Thursday, May 13, 2010
The Miracle of the Sun in Fatima on October 13, 1917.
The Miracle of the Sun (Portuguese: O Milagre do Sol) is an alleged miraculous event witnessed by 30,000 to 100,000 people on 13 October 1917 in the Cova da Iria fields near Fátima, Portugal. Those in attendance had assembled to observe what the Portuguese secular newspapers had been ridiculing for months as the absurd claim of three shepherd children that a miracle was going to occur at high-noon in the Cova da Iria on 13 October 1917.
According to many witness statements, after a downfall of rain, the dark clouds broke and the sun appeared as an opaque, spinning disc in the sky. It was said to be significantly duller than normal, and to cast multicolored lights across the landscape, the shadows on the landscape, the people, and the surrounding clouds. The sun was then reported to have careened towards the earth in a zigzag pattern,frightening some of those present who thought it meant the end of the world. Anecdotally, some witnesses reported that their previously wet clothes became "suddenly and completely dry."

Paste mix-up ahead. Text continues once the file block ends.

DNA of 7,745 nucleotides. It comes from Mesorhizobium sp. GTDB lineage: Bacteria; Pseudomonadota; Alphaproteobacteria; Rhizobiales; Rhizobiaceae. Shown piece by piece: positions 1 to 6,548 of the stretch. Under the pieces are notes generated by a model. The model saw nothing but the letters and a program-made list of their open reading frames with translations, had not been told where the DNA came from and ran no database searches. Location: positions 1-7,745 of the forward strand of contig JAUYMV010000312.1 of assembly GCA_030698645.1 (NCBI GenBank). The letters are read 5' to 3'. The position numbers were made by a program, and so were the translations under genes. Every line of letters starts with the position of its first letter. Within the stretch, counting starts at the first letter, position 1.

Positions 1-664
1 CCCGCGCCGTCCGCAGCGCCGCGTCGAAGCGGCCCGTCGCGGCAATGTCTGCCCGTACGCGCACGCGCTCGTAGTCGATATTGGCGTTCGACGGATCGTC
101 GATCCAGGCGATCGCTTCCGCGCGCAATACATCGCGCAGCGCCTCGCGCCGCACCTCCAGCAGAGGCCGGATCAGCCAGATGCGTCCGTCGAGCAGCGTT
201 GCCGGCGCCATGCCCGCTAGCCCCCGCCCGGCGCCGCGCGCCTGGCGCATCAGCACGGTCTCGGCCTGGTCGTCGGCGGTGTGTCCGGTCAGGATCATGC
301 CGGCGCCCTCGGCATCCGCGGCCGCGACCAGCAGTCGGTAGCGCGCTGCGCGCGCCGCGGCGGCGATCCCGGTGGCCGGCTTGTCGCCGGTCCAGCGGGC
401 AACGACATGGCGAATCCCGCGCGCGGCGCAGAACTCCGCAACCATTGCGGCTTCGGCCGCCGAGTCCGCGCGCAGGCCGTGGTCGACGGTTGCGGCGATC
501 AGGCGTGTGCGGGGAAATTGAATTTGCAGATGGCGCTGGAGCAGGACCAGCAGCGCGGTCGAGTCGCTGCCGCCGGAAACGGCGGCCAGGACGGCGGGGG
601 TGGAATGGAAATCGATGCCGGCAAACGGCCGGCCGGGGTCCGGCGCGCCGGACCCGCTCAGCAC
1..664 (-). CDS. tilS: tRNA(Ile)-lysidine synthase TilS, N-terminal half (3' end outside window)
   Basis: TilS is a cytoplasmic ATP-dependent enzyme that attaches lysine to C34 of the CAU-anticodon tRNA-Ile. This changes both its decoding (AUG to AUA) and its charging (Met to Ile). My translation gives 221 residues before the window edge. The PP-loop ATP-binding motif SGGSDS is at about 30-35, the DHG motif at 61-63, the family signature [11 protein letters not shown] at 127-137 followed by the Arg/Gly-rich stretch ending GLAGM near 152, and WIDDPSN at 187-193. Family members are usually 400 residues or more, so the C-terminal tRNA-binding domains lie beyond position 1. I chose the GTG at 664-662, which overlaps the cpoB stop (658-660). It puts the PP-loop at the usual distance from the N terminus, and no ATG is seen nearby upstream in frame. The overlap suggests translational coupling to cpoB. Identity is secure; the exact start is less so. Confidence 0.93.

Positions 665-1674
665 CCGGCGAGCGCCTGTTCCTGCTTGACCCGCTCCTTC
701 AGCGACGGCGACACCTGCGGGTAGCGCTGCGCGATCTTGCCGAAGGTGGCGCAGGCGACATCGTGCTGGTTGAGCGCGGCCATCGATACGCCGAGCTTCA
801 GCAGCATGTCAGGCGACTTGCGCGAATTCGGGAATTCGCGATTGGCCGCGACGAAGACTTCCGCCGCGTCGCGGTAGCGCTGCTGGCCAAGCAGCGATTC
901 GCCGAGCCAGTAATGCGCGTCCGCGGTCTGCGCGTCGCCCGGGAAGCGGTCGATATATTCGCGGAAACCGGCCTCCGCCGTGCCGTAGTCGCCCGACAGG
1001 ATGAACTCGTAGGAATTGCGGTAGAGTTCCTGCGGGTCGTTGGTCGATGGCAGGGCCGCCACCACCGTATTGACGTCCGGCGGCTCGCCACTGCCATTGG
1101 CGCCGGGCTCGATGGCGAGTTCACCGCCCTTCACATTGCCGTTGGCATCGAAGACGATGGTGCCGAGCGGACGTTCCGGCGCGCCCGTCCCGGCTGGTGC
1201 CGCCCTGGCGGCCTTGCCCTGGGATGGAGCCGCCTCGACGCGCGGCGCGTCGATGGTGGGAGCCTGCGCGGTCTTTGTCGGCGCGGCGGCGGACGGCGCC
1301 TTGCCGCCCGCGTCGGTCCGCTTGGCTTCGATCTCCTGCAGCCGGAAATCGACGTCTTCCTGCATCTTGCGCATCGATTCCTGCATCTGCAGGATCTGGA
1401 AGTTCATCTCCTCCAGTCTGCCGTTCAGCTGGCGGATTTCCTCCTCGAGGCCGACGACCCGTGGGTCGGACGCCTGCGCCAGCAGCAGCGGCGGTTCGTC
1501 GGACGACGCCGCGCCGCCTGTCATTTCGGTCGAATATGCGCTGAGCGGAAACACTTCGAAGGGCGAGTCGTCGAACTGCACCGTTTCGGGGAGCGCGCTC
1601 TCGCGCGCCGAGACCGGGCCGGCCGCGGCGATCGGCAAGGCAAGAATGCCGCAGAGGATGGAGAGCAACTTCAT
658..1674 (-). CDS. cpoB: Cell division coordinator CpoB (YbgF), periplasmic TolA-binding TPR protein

Our Lady of Fátima (Portuguese: Nossa Senhora de Fátima) (Portuguese pronunciation: [ˈfatimɐ]) is a title given to the Blessed Virgin Mary with respect to reported apparitions of her to three shepherd children at Fátima on the 13th day of six consecutive months in 1917, starting on May 13. The three children were Lúcia Santos and her cousins, siblings Jacinta and Francisco Marto. The title of Our Lady of the Rosary is also sometimes used in reference to the same apparition (although it was first used in 1208 for the reported apparition in the church of Prouille), because the children related that the apparition specifically identified herself as the "Lady of the Rosary".
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